Subscription Based Product Pricing, The Coming Of Age For Software Industry
Let me scamper off quickly through some of the headlines regarding software in the near past-
1. Adobe launches a subscription based model which starts for as low as Rs. 499 a month in India. Even removing the ‘*’ from the plan, we have the complete Adobe Suite for Rs. 2700 a month for any person interested. This plan will include all future updates and obviously cloud storage.
2. Microsoft launches Office 365 as a subscription based model and guess what it is priced lower than Adobe at Rs. 420 per month. Also, this can be installed on upto 5 PCs and includes Mobile devices. Again, all future updates and cloud storage are included in the package.
3. Microsoft Windows 8 was launched at an introductory price which was much lower than what it commanded later. The catch was that you ought to have Windows 7 beforehand. Also, it was installed without any DVD or other hard media.
4. Apple released its latest Mac OS X at a measly price and was simply updated in your computer. No hard media was required (Pen drive, CD, DVD etc.)
Can you see some relation? There are three distinct qualities that are coming out from these news pieces according to me-
First and foremost, the software industries biggest stalwarts are moving online. These companies were traditionally selling their software at a premium price to the consumer where the consumer would go to a shop and buy the necessary hardware to install them. This is no more the case. Everything can be either installed directly from internet or is present on the internet.
Second is the price. It is extremely low compared to what these softwares used to command earlier. Suddenly, these softwares are affordable for a person who would not have thought of doing so before.
Imagine, at a price of less than Rs. 1000 a month, you can now have entire Office and Adobe Suite on your computer. For Office, you can even install it on other computers so the price goes down even further.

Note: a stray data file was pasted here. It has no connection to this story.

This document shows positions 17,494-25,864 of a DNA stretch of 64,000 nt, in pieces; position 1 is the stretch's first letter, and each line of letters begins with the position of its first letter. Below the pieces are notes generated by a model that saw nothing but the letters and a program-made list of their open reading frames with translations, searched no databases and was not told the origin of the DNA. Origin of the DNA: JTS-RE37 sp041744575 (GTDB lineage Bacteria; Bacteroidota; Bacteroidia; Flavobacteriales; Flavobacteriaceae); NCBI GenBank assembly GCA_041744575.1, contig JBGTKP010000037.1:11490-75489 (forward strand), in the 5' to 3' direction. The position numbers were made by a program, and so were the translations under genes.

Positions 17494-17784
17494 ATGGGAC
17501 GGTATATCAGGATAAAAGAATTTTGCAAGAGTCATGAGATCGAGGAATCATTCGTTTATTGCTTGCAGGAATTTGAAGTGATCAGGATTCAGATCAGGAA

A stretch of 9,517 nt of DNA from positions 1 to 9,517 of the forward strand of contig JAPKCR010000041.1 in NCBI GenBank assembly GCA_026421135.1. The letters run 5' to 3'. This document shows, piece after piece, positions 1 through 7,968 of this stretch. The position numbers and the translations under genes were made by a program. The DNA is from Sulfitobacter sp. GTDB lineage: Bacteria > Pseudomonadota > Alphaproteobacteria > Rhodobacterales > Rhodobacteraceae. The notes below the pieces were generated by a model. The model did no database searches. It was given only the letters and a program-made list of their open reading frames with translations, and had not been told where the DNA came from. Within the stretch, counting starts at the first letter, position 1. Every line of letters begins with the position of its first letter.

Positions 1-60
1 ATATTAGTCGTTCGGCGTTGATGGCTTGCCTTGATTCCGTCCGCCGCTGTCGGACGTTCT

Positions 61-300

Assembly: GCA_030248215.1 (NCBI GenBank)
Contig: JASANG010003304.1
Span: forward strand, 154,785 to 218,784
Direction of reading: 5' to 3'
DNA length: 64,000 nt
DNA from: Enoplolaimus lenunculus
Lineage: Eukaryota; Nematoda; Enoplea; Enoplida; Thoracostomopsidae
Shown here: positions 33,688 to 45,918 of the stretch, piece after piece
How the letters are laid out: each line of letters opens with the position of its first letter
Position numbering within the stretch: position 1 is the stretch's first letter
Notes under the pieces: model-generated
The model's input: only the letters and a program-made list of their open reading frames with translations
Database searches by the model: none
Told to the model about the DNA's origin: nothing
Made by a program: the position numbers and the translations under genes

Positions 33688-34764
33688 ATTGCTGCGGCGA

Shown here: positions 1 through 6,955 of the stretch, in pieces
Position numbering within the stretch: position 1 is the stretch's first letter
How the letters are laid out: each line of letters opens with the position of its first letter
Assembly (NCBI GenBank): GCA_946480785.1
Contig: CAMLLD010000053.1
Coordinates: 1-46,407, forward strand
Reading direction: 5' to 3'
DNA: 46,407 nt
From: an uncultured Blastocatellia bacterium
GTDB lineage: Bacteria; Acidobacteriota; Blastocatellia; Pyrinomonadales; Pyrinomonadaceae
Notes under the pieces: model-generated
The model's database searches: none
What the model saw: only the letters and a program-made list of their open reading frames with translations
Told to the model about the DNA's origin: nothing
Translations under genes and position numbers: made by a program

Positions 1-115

Also, the subscription model means that the user is hooked for life. As more content is saved online, the user will be reluctant to move to any other interface. Adding this to the “no hardware scenario”, suddenly we have a piracy tackling method that might actually work.
Third is if you have noticed- No price fluctuation. It is not a conversion of Dollar into Rupees. The price is in the Indian currency. This price is unaffected by the falling of Rupee.
In fact, Adobe has stated that it won’t be changing the price because of the condition of Rupee. This is very interesting as it shows that India is no longer a secondary market as far as software is concerned.
This also means that when you get a subscription model, it won’t mean that every month you are paying something different according to that month’s Dollar to Rupee conversion. There are a few software services that are still doing that but when the behemoth move, the smaller parties follow.
It is also of note that companies are moving in this direction at a quick pace. Adobe and Apple have completely done away with the hardware system while Microsoft is pushing it aggressively. It is selling Office for 5 PCs at Rs. 420 per month or Rs. 4200 a year whereas it is selling the Student version of Office 2013 (1 PC) for Rs. 5500. That is practically sabotaging Office 2013.
I strongly believe this is a coming of age moment for the software industry.
New mechanism of earning revenue are being found, the prices are falling for consumers. The cheap subscription based models are now more lucrative than a single very costly purchase. Apps and cloud are now an integral part of every software suite.
And of course, India is an integral part of that moment and not merely an admirer.